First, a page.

Earlier this month, the Department of Education’s rule making committee came to a tentative agreement on the definition of adverse credit for PLUS loans. PLUS loans are offered to parents of students to help pay tuition and expenses at a college or university and they’re often used to fill the gap left when other Federal student loans don’t cover all the necessary expenses.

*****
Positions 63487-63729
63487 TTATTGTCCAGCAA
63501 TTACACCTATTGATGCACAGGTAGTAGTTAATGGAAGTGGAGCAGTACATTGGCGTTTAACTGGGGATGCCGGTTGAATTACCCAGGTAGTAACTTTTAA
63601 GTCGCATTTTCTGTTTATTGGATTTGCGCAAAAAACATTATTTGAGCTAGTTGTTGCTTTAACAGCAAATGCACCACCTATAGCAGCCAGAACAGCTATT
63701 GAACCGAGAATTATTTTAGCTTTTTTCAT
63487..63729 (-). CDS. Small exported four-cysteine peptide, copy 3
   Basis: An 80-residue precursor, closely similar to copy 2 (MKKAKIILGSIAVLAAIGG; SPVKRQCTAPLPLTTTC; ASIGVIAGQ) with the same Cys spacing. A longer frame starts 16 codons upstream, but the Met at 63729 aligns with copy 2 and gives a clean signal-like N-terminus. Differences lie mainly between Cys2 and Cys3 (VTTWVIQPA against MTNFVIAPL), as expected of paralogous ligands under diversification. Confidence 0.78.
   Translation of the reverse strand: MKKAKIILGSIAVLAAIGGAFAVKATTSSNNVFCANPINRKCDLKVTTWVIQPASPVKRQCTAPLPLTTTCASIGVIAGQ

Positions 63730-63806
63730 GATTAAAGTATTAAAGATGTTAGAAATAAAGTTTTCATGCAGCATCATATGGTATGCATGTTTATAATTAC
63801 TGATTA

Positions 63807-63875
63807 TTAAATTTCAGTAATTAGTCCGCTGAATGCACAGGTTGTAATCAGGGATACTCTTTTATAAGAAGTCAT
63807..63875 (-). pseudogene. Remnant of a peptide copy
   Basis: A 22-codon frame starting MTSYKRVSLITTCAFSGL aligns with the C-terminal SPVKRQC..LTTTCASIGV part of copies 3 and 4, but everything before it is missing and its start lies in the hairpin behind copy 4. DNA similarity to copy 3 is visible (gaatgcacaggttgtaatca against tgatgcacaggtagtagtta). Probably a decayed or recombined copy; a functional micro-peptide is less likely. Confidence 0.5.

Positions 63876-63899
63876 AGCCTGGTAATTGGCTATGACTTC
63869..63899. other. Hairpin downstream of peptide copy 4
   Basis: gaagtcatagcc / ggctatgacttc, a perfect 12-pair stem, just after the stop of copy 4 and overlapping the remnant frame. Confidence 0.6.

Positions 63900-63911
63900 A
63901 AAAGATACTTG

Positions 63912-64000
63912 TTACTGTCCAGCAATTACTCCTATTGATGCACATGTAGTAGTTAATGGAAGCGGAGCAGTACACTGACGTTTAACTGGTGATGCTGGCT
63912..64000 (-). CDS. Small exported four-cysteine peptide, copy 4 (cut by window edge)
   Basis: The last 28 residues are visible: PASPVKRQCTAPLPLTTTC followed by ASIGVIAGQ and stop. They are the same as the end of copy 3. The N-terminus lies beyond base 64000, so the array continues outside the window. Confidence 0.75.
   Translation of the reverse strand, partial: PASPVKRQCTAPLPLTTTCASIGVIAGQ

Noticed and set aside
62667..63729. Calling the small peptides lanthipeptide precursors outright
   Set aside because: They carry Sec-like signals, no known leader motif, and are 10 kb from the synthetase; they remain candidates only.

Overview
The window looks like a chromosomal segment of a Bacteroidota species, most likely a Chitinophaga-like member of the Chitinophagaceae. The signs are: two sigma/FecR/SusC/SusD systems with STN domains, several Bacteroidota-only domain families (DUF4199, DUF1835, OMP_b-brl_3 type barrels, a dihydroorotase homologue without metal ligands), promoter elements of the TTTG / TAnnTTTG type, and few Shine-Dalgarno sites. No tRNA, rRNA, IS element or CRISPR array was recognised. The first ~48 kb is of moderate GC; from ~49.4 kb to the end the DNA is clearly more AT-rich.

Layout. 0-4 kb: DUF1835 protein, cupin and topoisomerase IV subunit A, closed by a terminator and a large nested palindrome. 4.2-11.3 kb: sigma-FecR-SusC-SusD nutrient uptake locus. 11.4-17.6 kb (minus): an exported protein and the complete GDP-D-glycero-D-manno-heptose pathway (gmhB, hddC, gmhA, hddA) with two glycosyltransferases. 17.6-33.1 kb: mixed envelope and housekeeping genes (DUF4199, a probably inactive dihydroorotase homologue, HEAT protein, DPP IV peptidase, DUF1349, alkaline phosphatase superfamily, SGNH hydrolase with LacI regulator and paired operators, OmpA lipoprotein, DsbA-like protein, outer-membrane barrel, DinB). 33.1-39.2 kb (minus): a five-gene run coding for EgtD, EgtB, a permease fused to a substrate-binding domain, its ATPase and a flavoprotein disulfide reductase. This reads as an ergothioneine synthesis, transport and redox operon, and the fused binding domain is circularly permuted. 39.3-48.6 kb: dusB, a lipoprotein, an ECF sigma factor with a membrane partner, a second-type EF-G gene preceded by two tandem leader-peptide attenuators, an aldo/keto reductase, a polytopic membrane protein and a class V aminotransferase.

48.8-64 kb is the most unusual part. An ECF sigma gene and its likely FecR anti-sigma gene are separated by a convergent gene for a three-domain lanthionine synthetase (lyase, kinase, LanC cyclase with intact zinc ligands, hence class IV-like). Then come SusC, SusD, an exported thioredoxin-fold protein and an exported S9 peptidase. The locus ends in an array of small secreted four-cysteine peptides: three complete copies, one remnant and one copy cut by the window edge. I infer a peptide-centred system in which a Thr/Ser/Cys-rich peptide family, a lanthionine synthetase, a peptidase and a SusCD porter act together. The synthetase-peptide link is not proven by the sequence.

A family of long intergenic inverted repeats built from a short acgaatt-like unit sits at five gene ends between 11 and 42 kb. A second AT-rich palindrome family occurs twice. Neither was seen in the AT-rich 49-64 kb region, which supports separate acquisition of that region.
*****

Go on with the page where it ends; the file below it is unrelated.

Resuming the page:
The new definition of adverse credit defines exactly how bad someone’s credit has to be for them to not qualify for a PLUS loan. The definition is important because a PLUS borrower needs to be credit worthy in order to take out a PLUS loan. A major reason for the need for credit worthiness is that the Department of Education has quite powerful collection methods at its disposal, such as the ability to take a person’s tax refunds, as well as the ability to garnish wages and Social Security benefits. In addition, the PLUS loan program has fewer protections than other student loans; for example, income-based repayment is not available for these loans, unlike other Federal student loan programs.